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February 17, 2003


In San Francisco, the wheels of progress move exceedingly slowly, if at all. Despite the determined attention of a few supervisors, little in our city government has changed over the two years since Beryl Magilavy, former director of the San Francisco Department of the Environment wrote this article.

San Francisco Government Reform Is Long Overdue (Part 1)

By Beryl Magilavy

In developed countries around the world over the last few decades, high taxes combined with shoddy public services have created pervasive public anger and disillusionment with government. In response, elected officials and public sector managers have vastly improved the delivery of public services. In the last twenty years, there has been growing improvement of government management, performance analysis, and minimizing the environmental impact of government operations. The federal government, a latecomer to the game in 1993 with then-Vice President Gore’s reinventing government initiative, has made tremendous progress with a huge bureaucracy as resistant to change as any.

Where is San Francisco in this global effort to serve the public better? Nowhere. It is outperformed by nearly every large city in the country. One reason is that in San Francisco, overall operational responsibility for the effective delivery of city services is in nobody’s job description. Another is that the techniques of modern municipal management threaten the practice of political patronage. Finally, the effect of the city’s patronage system has been to deprive it of the management expertise requisite to perform even to an average level among U.S. cities, to say nothing of the superior performance that would be justified by the size of its revenue base and the willingness of its public to support an activist public sector.

In other large cities, there is a strategic management planning function in the executive branch that is responsible for objectively measuring the performance of city services and making changes in policies and programs to better meet public goals and to prepare for projected challenges. People in this agency work with department heads, who are responsible for ensuring that the right programs are developed and evaluated, that staff are properly trained and compensated, that they work as a team to evenhandedly enforce laws on the books and to serve the needs of the public, and that they not only have constant feedback as to the progress of their efforts, but make that information available to the public.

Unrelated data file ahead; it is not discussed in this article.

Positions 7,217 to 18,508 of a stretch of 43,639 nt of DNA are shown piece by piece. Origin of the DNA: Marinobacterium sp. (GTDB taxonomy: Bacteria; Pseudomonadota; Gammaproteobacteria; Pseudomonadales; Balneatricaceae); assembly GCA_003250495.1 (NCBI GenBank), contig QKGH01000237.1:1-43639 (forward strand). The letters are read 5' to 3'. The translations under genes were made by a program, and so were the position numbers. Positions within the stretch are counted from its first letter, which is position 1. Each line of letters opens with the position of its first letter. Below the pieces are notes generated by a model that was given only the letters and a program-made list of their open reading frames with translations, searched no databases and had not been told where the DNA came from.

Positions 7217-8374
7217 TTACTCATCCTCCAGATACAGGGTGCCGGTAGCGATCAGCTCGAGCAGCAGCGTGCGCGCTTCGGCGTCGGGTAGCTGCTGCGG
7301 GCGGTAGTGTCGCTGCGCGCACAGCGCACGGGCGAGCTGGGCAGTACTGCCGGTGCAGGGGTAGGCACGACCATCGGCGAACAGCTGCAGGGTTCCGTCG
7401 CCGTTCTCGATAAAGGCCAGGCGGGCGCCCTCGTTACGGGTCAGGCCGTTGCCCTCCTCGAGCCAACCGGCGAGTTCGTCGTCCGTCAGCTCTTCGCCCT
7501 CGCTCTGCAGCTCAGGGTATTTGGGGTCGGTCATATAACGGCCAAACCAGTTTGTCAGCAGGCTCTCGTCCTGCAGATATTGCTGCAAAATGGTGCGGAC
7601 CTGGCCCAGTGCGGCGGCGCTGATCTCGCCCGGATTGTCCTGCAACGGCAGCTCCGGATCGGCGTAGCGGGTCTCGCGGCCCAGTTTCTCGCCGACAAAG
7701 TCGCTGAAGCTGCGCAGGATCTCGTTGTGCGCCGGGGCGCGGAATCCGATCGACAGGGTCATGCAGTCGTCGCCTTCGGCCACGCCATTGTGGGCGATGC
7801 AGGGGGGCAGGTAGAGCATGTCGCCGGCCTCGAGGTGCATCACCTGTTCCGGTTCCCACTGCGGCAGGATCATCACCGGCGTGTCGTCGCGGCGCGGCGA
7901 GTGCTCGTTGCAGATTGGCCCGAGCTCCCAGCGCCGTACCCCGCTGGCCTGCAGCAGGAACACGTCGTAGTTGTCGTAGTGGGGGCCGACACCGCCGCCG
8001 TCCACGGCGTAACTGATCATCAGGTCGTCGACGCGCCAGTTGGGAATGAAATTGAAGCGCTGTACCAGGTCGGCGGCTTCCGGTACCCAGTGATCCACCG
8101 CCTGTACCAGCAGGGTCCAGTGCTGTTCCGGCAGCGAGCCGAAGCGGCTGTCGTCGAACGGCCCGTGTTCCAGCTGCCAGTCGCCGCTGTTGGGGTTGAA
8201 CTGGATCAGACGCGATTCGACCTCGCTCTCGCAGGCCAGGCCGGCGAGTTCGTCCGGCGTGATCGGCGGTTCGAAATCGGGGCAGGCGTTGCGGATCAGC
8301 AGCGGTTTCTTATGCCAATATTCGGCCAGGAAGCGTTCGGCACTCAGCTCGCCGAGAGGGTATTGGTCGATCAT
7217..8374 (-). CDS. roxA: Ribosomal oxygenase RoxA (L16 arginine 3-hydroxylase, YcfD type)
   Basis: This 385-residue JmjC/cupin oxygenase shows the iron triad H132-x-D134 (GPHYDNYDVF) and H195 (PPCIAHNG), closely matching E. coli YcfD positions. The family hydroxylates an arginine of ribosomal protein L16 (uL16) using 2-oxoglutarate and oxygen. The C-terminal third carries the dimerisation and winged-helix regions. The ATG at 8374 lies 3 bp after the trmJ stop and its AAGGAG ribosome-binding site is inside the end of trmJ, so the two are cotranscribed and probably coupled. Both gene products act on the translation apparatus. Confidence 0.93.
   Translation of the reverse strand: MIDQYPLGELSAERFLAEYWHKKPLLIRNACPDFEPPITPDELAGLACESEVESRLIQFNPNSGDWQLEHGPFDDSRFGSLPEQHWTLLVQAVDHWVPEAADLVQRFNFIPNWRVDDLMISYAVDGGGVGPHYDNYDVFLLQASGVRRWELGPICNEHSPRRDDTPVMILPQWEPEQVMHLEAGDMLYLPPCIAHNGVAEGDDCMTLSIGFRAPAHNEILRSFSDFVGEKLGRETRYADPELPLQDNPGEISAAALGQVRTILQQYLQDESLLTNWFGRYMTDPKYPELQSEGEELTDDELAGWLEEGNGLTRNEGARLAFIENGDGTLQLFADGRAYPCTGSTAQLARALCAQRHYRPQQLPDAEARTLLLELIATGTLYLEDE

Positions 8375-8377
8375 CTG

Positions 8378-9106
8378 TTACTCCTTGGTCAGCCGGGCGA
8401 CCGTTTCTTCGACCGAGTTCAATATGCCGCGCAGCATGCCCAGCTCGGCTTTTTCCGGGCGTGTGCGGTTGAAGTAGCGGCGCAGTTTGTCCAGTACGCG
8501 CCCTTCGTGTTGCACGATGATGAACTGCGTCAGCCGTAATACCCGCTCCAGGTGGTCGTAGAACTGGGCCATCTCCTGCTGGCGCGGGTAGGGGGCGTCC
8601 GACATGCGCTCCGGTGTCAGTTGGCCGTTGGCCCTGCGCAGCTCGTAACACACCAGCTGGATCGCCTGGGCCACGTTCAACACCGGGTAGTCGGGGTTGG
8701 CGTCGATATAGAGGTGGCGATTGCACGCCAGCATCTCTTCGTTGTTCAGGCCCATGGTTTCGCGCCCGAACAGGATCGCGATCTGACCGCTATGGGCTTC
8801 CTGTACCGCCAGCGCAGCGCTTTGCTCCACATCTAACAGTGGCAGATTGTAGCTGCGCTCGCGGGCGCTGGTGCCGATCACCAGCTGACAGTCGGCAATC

A look at the organization of the City and County of San Francisco illustrates one reason this does not happen in San Francisco. What other large organization has ever operated with such a structure? How, one might ask, are performance data collection systems or improved management techniques set up in all these parallel agencies? The answer is, they aren’t. How do these agencies avoid overlap, collaborate and share resources? They don’t. Who does municipal strategic planning, ensures government accountability, and does oversight evaluation of departmental efforts to serve the public — such as whether the fire department spends too much on fire response to the detriment of fire prevention? No one.

Supervisor Gavin Newsom chairs a working group made up of a few city agencies whose directors have volunteered to work toward integrating modern management techniques into their operations. This is a job for an administrator, not a legislator, but there is no one in the executive branch who considers it his or her role.

Recently, the Recreation and Park Department announced the availability for public comment of its draft strategic plan for bringing the city’s parks and recreation facilities back up to an acceptable level. Such planning is rarely performed by city agencies. The plan resulted from a ballot initiative passed in 1999, which required strategic planning as part of a bond measure. The new Municipal Transportation Agency, uniquely among city agencies, now publishes a broad range of performance measures and plans for improvement on a published timeline. This, too, was the result of a citizen initiative process; both these reforms can be traced to work initiated by SPUR. The city’s sustainability plan, created at the impetus of private citizens and passed by the Board of Supervisors in 1997, contains a broad range of long-term goals and near-term objectives, with performance measures. It is not being implemented.

Responsible internal management practice and transparency of a government agency’s performance are not the sort of issues that generally get the public out en masse with burning torches. Yet in this wealthy, highly participatory city, surrounded by prestigious graduate management schools and in the center of the digital revolution, it has taken “outside agitation” to push even the tiniest beginning of municipal administrative reform. This is very odd.